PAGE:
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brass tacks

The most important, fundamental, basic, or immediate facts, priorities, or realities of a situation. Used primarily in the phrase, "come/get down to brass tacks." We eventually got down to brass tacks and came up with a solution. Look, let's come down to brass tacks and decide how to handle the situation. The brass tacks are these: if you don't win this district, you won't win the election.
See also: brass, tack

a change of tack

A change or reverse in one's position, opinion, or course of action. Likened to the act of tacking in a sailboat, in which the boat is brought into the wind so as to change direction. Following low approval ratings, the president had a change of tack regarding his immigration policy. Our sales are doing very poorly; we need a change of tack if we're going to survive the year.
See also: change, of, tack

down to brass tacks

Focused on the most important aspects of a particular situation. Often used in the phrase "get down to brass tacks." Let's get down to brass tacks so that everyone has a good grasp on the project overall before we split up to do our separate parts. Don't get overwhelmed with this case, just get down to brass tacks.
See also: brass, down, tack

be as sharp as a tack

To be intelligent and a quick-thinker. Ted's as sharp as a tack, so he'll find a solution to this problem. Of course Ellen is our valedictorian—she's as sharp as a tack.
See also: sharp, tack

change tack

To employ a different method or approach in addressing a particular situation. They have not been receptive to our offers thus far, so we need to change tack. If diplomacy doesn't resolve this conflict, we will need to change tack and try a more aggressive approach.
See also: change, tack

(as) sharp as a tack

Intelligent and a quick-thinker. Ted's as sharp as a tack, so he'll find a solution to this problem. Of course Ellen is our valedictorian—she's as sharp as a tack.
See also: sharp, tack

tack on

To add something on to something else. A noun or pronoun can be used between "tack" or "on." Miss, can I tack a side of bacon onto my order? If you kids keep talking, I'll tack another essay onto your homework.
See also: on, tack

get down to brass tacks

To focus on the most important aspects of a particular situation. Let's get down to brass tacks so that everyone has a good grasp on the project overall before we split up to do our separate parts. Don't get overwhelmed with this case, just get down to brass tacks.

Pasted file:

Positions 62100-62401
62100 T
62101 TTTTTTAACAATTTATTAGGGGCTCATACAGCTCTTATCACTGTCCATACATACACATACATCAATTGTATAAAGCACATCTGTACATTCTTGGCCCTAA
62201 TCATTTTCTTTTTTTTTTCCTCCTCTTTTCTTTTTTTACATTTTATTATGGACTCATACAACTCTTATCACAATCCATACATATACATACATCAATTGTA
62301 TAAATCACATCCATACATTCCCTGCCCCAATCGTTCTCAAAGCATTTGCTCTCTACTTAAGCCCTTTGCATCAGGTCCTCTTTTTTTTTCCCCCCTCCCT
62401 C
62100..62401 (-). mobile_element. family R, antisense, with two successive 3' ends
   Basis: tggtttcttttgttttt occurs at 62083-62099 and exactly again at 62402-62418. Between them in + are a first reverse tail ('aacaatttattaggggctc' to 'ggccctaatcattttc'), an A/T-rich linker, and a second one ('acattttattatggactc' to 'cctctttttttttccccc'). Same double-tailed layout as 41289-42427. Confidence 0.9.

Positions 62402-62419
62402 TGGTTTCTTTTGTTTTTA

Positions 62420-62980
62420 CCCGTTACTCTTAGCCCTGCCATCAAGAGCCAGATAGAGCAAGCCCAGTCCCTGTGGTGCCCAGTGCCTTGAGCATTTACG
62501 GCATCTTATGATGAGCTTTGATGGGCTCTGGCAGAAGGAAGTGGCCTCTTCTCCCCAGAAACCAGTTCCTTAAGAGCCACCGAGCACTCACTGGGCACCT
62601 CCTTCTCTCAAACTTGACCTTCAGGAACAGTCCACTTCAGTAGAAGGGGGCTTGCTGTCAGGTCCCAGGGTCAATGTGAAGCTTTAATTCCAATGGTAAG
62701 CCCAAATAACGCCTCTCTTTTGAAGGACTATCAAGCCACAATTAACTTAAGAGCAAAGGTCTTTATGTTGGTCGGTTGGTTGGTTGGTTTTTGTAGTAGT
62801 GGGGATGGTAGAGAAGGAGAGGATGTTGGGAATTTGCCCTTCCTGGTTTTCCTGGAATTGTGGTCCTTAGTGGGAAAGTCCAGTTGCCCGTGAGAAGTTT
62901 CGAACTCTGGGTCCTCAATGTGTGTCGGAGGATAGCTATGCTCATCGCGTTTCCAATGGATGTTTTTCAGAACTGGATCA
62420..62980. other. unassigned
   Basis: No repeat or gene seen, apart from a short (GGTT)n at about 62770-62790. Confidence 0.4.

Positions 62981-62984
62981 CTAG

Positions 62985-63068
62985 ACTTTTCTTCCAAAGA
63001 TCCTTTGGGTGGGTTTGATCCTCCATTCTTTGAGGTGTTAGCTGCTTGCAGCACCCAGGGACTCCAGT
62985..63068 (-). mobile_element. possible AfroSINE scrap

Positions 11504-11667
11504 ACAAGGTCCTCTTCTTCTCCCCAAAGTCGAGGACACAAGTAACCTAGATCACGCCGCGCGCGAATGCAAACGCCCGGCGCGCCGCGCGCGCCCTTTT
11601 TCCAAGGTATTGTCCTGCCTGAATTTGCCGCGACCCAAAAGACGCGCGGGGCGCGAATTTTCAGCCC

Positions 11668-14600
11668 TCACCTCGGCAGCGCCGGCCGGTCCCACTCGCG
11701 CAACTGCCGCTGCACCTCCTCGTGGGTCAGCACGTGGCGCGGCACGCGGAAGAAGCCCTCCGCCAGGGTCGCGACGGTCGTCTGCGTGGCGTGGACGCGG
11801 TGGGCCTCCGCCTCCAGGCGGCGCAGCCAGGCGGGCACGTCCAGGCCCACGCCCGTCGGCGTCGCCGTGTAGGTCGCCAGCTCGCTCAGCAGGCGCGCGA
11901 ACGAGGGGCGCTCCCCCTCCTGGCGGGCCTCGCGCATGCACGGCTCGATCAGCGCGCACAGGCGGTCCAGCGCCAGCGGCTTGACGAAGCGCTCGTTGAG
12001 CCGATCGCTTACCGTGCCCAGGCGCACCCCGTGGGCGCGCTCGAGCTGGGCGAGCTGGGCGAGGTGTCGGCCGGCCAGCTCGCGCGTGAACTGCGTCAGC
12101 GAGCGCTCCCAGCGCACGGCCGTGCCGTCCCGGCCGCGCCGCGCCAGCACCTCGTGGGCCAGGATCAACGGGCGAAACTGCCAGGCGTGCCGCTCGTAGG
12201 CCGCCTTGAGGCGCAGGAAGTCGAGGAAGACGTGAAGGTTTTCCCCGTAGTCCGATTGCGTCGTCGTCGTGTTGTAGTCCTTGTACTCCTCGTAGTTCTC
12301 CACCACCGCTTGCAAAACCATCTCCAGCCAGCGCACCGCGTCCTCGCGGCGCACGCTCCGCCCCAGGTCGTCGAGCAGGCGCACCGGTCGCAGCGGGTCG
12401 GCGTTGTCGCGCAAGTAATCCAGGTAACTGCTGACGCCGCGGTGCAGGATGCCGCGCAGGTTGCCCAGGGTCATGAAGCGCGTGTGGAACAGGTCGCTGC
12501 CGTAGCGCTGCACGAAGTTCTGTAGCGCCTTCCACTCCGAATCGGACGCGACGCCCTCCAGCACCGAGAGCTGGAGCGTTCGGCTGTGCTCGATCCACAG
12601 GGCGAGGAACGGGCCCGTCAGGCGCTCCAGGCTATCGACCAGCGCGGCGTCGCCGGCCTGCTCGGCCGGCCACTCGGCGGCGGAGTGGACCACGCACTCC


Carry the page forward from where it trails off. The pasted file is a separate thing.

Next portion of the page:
See also: brass, down, get, tack

go fly a kite

To go away and leave one alone because what is being done or said is very irritating. Often used as an imperative. A: "The experiment might work better if you actually knew what you were supposed to be mixing together." B: "You know what, Jenny? Why don't you go fly a kite?"
See also: fly, kite

(as) flat as a tack

Demoralized or unenergetic. She's been flat as a tack ever since she heard that she didn't get into her top choice school.
See also: flat, tack

on the right tack

Progressing in a way that is likely to succeed. I think we're really on the right tack with this new environmental initiative. After all of those failed experiments, our team is finally on the right tack now.
See also: on, right, tack

on the wrong tack

Progressing in a way that will likely fail or be unsuccessful. All of these protestors think that we're really on the wrong tack with this new environmental initiative. Considering all of our failed experiments, our team must be on the wrong tack.
See also: on, tack, wrong

tack up

1. To affix something onto a higher thing, place, or surface with or as with tacks. A noun or pronoun can be used between "tack" and "up." I've got a temp job tacking up fliers all over town for the mayor's re-election campaign. We've been tacking plywood up against all our windows to keep them from getting damaged in the storm.
2. To fit a horse with its saddle and bridle. A noun or pronoun can be used between "tack" and "up." My job is to tack up the horses before the guests take them out in the morning. In addition to learning how to ride horses, kids come to our camp to learn how to clean them, groom them, and tack them up.
See also: tack, up

get down to brass tacks

Fig. to begin to talk about important things; to get down to business. Let's get down to brass tacks. We've wasted too much time chatting. Don't you think that it's about time to get down to brass tacks?
See also: brass, down, get, tack

tack something down

to fasten something down with small nails. Someone had better tack this carpet down. Please tack down this carpet.
See also: down, tack

tack something onto something

 and tack something on
to add something onto something. The waiter kept tacking charges onto my bill. He tacked on charge after charge.
See also: tack

tack something up

to fasten something onto something with tacks. The drapes started to fall, so we tacked them up again. Please tack up these posters.
See also: tack, up

get down to brass tacks

Also, get down to bedrock or the nitty gritty or cases . Deal with the essentials; come to the point. For example, Stop delaying and get down to brass tacks, or We really need to get down to bedrock, or He has a way of getting down to the nitty gritty, or Let's get down to cases. The origin of the first phrase, dating from the late 1800s, is disputed. Some believe it alludes to the brass tacks used under fine upholstery, others that it is Cockney rhyming slang for "hard facts," and still others that it alludes to tacks hammered into a sales counter to indicate precise measuring points. The noun bedrock has signified the hard rock underlying alluvial mineral deposits since about 1850 and has been used figuratively to denote "bottom" since the 1860s. The noun nitty-gritty dates from the mid-1900s and alludes to the detailed ("nitty") and possibly unpleasant ("gritty") issue in question. The noun cases apparently alludes to the game of faro, in which the "case card" is the last of a rank of cards remaining in play; this usage dates from about 1900. Also see to the point.